Full coverage might cost 50 percent more compared to minimum coverage. Full coverage might include different coverages such as comprehensive coverage, collision coverage, and higher liability limits.

For example, a 25-year old high-risk driver with a clean driving record and good credit would typically pay $665 for minimum car insurance, while a 40-year old driver would pay annual premiums of $565.

High-risk drivers can shop around to find the cheapest car insurance rates.

How does the state program work?

Here is where state programs for high risk drivers come into play. If you cannot find or afford auto insurance because you are a high risk driver, you can go through your state’s high risk driver program. High risk drivers are required to file a form called a SR22. The state insurance department typically contracts with three or four insurance companies in the state to sell insurance policies to those with SR22 forms.

There are three different types of SR22 forms and you can choose the form that best fits your situation:

The first type is an operator’s certificate. This covers you no matter what vehicle you drive and is right for those who do not own their own vehicle.

The second type is an owner’s certificate. This covers you only when you are driving your own vehicle.

The last type is the owner-operator certificate which covers you in all vehicles including your own.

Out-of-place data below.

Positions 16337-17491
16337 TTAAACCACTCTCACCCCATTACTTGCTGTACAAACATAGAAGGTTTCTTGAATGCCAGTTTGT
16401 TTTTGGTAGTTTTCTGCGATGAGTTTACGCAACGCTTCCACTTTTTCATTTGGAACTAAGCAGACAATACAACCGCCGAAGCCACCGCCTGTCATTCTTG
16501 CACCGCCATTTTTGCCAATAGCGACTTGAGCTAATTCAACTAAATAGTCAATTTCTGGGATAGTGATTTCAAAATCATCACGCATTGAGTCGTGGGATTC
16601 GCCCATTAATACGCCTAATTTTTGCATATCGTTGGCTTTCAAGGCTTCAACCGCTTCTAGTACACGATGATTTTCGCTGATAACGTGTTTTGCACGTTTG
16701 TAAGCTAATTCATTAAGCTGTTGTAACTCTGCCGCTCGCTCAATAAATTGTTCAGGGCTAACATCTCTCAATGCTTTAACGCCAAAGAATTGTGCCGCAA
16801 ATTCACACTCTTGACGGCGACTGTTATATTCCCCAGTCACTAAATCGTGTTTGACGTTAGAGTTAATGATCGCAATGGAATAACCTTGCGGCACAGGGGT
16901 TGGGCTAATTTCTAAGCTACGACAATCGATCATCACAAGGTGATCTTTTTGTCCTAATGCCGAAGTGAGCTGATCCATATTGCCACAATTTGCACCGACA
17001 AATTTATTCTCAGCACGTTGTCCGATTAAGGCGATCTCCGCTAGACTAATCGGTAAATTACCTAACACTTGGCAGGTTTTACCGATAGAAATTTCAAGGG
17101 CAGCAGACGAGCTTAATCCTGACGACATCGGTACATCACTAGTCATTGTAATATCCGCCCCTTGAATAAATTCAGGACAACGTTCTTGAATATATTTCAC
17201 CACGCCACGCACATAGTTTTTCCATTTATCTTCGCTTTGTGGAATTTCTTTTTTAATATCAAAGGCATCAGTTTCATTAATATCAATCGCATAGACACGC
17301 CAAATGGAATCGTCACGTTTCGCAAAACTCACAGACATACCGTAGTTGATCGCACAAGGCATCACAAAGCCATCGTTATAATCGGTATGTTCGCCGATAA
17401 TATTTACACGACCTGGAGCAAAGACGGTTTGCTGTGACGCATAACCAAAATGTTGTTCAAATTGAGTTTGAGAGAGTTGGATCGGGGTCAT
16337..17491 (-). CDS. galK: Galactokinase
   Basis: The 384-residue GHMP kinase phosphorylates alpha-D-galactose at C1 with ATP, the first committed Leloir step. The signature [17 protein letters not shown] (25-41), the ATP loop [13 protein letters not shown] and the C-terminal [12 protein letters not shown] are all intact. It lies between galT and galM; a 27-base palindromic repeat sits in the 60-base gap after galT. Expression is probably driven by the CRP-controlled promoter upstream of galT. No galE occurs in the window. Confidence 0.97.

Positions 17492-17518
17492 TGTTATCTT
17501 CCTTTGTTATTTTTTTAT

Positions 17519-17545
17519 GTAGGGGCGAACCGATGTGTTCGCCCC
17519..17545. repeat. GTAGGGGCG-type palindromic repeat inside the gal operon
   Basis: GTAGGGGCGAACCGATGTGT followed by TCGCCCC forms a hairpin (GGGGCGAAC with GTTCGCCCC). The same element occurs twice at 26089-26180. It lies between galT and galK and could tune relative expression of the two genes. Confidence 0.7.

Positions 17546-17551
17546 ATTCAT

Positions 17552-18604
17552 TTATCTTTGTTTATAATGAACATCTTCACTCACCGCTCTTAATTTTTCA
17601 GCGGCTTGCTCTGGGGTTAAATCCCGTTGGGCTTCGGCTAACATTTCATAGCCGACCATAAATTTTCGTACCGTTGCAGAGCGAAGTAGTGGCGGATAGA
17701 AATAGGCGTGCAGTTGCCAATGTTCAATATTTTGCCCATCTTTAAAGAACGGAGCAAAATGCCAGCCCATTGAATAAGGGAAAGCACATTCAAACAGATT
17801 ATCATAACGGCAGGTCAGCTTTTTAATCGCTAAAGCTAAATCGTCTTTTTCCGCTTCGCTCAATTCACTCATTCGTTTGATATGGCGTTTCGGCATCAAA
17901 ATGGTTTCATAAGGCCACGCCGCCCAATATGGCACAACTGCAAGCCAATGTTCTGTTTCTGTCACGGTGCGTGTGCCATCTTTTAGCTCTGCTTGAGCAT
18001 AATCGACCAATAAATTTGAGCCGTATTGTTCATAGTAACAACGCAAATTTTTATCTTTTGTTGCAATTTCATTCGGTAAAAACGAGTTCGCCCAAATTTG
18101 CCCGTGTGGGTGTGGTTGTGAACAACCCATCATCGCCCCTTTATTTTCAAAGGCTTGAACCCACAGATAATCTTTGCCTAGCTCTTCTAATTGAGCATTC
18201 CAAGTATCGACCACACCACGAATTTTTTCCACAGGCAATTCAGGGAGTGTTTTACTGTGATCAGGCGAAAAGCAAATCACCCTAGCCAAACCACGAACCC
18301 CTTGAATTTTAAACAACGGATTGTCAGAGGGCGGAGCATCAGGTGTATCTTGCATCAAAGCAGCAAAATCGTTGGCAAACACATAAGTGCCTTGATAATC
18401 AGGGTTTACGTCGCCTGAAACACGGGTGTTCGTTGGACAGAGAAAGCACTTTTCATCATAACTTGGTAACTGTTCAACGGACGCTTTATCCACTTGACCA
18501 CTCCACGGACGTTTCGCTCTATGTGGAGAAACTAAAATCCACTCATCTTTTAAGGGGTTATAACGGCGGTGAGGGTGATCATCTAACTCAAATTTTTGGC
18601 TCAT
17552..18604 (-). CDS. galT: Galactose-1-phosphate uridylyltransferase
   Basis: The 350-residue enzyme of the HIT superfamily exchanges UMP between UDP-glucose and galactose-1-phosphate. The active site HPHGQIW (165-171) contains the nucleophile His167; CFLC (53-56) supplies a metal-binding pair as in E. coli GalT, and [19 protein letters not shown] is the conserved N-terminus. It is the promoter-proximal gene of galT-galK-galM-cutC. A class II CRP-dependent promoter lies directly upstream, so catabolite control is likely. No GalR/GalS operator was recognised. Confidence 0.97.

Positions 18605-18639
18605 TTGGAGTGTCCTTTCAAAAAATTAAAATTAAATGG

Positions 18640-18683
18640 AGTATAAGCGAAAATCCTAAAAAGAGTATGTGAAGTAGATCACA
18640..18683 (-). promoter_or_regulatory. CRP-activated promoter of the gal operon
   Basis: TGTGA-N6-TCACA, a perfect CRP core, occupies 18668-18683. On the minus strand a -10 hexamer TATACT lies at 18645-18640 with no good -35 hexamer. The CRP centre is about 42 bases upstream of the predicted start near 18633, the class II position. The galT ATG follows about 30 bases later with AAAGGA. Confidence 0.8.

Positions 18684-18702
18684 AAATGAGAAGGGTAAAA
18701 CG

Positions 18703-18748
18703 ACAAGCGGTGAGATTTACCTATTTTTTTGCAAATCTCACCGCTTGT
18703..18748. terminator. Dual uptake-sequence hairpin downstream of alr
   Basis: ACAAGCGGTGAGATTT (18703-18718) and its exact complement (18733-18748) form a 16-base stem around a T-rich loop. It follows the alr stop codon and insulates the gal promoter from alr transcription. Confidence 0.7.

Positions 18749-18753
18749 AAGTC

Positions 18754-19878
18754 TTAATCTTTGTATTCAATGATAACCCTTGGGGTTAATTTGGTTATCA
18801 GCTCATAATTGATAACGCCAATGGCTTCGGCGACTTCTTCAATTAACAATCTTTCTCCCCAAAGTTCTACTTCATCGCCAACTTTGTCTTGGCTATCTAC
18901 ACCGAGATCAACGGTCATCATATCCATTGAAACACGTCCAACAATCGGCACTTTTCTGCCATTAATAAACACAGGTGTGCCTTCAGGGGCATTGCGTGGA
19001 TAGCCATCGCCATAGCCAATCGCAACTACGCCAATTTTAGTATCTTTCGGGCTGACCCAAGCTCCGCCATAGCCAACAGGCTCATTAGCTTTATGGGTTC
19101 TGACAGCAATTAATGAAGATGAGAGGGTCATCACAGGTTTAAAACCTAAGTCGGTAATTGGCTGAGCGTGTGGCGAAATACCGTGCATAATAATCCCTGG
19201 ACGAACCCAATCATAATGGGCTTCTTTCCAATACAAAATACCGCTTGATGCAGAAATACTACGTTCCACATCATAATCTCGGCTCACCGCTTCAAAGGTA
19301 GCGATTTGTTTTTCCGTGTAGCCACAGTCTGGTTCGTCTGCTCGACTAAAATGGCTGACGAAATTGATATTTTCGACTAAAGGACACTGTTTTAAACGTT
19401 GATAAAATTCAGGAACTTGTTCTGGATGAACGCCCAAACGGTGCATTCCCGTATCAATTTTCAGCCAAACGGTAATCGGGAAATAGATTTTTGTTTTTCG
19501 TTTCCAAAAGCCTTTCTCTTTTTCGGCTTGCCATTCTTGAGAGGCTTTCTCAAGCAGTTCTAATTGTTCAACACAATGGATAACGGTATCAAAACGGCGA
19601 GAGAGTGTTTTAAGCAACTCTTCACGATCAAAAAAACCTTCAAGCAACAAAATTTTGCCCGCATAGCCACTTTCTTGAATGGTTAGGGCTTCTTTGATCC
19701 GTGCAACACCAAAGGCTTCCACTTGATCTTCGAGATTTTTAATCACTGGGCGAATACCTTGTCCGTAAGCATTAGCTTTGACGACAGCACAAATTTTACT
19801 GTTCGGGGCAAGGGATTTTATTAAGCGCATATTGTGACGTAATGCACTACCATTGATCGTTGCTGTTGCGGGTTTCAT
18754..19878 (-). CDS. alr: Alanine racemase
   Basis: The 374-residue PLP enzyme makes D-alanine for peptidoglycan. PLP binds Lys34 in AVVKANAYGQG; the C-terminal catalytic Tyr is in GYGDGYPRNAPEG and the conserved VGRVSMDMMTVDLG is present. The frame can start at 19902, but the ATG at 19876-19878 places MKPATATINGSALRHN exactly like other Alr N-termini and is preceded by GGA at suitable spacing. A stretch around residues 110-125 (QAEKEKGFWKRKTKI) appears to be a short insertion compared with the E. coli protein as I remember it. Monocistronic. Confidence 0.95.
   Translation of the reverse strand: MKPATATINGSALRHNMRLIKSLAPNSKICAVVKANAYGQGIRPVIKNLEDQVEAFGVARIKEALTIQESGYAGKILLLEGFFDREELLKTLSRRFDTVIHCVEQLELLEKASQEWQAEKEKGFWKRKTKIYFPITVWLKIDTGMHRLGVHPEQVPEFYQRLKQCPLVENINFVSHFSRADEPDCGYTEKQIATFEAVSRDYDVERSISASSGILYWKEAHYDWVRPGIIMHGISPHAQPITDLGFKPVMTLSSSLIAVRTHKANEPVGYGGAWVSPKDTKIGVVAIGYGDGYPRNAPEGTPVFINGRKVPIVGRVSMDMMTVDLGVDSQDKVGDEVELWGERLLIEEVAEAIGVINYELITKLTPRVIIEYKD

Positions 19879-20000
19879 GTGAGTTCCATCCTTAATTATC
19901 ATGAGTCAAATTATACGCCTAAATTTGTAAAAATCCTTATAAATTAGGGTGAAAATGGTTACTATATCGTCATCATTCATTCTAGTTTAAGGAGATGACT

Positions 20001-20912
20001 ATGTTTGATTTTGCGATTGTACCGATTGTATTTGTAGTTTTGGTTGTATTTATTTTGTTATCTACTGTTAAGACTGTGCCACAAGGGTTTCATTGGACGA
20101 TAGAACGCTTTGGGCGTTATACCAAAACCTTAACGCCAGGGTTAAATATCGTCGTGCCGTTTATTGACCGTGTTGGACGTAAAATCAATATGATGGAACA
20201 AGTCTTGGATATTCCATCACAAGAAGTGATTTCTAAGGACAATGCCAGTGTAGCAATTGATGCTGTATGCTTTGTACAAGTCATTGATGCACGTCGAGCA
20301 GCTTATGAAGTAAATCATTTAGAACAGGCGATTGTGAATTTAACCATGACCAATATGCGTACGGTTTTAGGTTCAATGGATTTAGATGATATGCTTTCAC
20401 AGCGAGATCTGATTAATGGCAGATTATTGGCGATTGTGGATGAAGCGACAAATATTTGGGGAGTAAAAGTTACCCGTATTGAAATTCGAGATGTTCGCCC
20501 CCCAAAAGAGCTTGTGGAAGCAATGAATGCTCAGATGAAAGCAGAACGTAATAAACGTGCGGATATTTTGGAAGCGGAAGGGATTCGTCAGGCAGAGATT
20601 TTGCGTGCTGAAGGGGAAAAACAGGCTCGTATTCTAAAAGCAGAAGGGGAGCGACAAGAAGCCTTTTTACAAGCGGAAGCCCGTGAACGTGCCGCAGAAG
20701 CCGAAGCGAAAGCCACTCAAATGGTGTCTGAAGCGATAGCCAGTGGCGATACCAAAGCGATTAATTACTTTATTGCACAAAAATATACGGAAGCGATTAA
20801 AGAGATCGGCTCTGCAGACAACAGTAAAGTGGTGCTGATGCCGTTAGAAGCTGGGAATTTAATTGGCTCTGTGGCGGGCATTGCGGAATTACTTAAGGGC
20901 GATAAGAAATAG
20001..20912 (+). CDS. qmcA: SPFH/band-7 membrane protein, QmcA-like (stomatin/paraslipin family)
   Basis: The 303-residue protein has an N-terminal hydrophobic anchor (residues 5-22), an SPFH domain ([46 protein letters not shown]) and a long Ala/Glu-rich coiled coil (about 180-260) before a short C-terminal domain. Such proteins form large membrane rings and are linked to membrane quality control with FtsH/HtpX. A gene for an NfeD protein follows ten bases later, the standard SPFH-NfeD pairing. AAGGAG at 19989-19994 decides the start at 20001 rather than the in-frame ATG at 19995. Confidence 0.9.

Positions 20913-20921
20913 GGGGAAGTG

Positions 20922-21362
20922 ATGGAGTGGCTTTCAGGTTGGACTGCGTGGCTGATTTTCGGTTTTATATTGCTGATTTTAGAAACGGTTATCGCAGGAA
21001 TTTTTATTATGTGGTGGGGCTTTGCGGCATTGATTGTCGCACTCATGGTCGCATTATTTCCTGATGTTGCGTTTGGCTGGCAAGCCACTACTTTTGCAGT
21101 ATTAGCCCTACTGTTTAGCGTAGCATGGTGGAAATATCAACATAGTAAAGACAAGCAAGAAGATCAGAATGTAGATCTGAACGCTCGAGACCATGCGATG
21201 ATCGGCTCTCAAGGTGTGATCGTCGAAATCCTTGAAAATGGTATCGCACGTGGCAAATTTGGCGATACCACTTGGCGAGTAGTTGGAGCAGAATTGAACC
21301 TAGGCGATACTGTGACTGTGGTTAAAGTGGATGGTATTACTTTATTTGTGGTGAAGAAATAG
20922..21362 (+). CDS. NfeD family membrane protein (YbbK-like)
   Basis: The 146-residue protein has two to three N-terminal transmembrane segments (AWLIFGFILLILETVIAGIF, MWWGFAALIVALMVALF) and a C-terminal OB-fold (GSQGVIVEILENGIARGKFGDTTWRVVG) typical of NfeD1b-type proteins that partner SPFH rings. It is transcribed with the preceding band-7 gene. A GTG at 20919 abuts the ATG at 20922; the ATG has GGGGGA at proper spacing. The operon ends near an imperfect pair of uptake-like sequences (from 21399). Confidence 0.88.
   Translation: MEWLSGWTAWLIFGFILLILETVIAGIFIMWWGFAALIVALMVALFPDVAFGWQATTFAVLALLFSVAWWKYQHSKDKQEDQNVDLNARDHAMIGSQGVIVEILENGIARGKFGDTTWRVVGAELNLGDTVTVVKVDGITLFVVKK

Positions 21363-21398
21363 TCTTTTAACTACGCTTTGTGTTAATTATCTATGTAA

Most state department of insurance websites have a list of companies that offer coverage through the state program. This does not mean that the state is selling insurance or in any way benefiting financially from contracting with these companies. It is a service of the state to help high risk drivers get insurance and eventually lower their risk level.

Most companies involved in the state program will lower your insurance premium costs as you show that you can pay on time, avoid moving violations, and be a responsible driver. This does not mean your insurance will be cheap. Although it will be less expensive than if you were to get insurance on your own, it will still be higher than that of drivers who are not high risk.

The best way to avoid becoming a high risk driver is to be a safe driver. However, if you find yourself in a situation that causes you to become high risk, don’t go without insurance altogether. Go to your state’s department of insurance website or you use our online car insurance comparison tool to find companies that offer high risk insurance. Enter your zip to start now!